Cheapest source of protein I've seen that is fairly close to purely protein is vital wheat gluten, which you can turn into seitan at home with very little work. It isn't a complete protein so you need to complement it, but I'm not sure I've seen cheaper.
  • SteveMoto
    SteveMoto Posts: 41 Member
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    The way electrical resistance devices work is they send a pulse through you and they cross reference a built in chart based on the resistance, your age, and height. My understanding is that the change from one reading to the next should be pretty accurate if you're approaching it in a consistent fashion like you describe above but that your real %fat may be read too low. Like maybe you really went from 40% to 39.3% in which case, what's your real lean figure? The chart itself is based on tons of averaged data collected by the US Army over several decades but they got them using a tank flotation test where they measure your buoyancy. That's supposed to be the definitive test for determining body fat as a percentage. Just keep doing what you're doing. It's likely you lost lean mass because you have less overall mass to support and based on your figures above you lost more fat than lean muscle anyway so it's a win, right?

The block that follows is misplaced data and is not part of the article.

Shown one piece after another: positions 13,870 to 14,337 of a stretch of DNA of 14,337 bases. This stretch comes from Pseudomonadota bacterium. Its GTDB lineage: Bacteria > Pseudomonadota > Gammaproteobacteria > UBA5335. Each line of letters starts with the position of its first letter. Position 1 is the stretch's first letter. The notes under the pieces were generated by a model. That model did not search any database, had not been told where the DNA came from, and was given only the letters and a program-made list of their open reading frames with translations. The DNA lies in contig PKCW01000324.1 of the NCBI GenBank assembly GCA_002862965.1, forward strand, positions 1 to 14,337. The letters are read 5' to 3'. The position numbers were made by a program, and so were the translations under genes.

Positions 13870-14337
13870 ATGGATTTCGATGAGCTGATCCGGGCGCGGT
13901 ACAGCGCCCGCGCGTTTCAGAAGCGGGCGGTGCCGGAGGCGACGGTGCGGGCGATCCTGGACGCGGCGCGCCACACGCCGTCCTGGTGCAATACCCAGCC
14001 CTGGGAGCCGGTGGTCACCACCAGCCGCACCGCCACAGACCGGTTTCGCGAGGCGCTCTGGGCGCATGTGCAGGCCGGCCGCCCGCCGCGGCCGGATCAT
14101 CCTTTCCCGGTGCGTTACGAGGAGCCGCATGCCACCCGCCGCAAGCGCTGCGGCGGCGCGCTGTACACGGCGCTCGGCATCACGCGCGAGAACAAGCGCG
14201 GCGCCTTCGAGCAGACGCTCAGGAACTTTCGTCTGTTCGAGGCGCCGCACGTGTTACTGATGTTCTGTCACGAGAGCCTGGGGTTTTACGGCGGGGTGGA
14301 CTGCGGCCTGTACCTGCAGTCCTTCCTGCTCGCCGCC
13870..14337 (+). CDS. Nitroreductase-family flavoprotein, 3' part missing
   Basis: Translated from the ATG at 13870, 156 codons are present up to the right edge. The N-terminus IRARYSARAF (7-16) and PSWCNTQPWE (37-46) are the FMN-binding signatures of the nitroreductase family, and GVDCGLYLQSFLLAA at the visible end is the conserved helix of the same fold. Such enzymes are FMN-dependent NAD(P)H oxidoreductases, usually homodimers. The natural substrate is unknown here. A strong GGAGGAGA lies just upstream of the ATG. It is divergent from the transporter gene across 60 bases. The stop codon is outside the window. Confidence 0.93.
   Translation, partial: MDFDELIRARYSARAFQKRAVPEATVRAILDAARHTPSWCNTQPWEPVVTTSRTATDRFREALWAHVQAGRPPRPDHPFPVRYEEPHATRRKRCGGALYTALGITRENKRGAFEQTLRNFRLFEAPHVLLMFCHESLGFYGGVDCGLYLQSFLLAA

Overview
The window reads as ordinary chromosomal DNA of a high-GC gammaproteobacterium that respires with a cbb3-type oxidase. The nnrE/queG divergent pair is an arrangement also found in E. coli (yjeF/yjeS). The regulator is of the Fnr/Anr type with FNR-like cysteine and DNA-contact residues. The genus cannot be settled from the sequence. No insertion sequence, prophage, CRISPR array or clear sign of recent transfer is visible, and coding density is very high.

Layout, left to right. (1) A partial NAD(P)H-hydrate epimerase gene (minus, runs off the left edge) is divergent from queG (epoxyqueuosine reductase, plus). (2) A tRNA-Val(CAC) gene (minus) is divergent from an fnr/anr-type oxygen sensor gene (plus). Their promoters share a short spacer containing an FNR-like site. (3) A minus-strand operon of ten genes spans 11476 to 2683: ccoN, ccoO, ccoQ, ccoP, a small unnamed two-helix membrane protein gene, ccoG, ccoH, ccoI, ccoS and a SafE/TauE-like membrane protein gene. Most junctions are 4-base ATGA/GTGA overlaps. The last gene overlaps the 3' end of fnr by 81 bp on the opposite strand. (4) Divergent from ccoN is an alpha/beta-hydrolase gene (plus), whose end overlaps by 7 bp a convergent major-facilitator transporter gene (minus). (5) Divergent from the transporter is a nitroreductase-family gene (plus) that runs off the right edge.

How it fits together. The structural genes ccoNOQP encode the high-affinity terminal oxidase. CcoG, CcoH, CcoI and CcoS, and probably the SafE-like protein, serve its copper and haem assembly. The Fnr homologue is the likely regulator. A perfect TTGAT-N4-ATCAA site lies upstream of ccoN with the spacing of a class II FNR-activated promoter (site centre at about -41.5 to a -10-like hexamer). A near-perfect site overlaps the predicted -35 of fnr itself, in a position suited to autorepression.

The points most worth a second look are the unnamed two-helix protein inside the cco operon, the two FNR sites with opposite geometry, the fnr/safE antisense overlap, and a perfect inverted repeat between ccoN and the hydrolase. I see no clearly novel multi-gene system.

• tomatoey
    tomatoey Posts: 5,446 Member
    edited June 2015
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    I live in Canada. Food is not cheap, at least not healthy food. The kind of chicken and fish you can find here cheap is not the kind you want to consume.

    Well, that's true. But look, I bought a roasted chicken from Metro (I think it was around 9 bucks), which yielded 4.5 cups of meat at 36 grams protein per cup. That can go into a chicken salad sandwich, a burrito, wrap, whatever. Or add beans, salsa, rice, top with yogurt, and there you go

    The cheap meat isn't amazing, granted. But I guess, you get what you can where you can. Do you know anyone with a Costco membership? Frozen tilapia in bulk, spice that stuff up, it's not too bad.

    Or there's ground beef (medium ground is cheaper, just drain it), supplemented with black beans and rice.

    OR, my fave tip, you can get nice pieces of meat that go on sale they day they meet their best by date, then freeze them. You do have to be good about defrosting it and cooking it in time, though (I just threw out a beautiful steak, very sad)

    OR, get cheaper cuts of meat and slow-cook them.

    Also, Wal-Mart.

    Also, watch for sales on flyers.

    It does take more work and time and attention to do it on the cheap, that's true :/